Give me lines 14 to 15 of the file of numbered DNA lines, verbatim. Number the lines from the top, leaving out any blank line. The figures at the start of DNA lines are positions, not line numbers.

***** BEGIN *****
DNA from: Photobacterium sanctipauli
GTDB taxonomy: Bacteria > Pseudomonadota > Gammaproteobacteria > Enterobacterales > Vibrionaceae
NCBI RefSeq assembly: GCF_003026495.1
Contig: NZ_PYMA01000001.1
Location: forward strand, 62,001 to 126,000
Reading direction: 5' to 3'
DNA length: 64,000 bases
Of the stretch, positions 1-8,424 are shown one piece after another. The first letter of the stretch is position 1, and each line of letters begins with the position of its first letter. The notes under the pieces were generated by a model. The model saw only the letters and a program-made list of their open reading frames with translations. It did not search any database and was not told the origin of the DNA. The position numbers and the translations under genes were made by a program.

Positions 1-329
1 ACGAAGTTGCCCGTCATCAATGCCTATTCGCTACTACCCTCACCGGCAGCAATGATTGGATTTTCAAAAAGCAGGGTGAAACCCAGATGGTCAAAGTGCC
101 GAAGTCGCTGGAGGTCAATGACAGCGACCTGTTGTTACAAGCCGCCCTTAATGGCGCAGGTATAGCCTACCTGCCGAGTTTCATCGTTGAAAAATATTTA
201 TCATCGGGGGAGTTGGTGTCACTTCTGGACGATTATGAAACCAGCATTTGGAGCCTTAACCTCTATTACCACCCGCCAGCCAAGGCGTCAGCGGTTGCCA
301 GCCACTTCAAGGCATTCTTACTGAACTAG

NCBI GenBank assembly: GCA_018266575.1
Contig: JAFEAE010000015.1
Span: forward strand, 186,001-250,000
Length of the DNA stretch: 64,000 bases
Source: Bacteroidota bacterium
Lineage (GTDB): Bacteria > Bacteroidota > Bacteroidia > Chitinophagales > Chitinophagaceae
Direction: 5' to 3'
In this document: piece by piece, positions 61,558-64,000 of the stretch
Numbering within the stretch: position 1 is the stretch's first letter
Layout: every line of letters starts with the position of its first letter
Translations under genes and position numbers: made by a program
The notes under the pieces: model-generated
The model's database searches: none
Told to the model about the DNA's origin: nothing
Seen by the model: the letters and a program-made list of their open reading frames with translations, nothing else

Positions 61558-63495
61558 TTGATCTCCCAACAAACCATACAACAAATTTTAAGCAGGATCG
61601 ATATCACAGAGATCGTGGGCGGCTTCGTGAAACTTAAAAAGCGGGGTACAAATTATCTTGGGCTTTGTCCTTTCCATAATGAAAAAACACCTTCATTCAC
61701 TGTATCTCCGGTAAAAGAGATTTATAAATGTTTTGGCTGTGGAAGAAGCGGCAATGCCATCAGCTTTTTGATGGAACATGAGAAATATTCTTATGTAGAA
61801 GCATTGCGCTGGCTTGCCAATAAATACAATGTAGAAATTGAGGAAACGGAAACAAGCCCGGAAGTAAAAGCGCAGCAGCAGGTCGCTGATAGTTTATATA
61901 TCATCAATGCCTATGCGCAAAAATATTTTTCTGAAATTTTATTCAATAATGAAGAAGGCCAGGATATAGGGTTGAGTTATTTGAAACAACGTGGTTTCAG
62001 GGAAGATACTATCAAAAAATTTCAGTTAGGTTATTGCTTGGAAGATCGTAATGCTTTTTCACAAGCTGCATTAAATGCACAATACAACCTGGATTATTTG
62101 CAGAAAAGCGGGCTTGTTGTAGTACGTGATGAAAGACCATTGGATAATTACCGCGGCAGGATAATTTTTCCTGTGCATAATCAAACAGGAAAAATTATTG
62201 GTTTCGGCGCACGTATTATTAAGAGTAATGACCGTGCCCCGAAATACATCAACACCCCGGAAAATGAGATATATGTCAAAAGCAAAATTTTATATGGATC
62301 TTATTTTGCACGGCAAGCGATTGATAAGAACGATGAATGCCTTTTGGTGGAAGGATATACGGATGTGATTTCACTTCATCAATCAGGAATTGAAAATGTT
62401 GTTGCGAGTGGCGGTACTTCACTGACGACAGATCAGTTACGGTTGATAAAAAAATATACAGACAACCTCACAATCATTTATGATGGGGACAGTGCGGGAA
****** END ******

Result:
NCBI GenBank assembly: GCA_018266575.1
Contig: JAFEAE010000015.1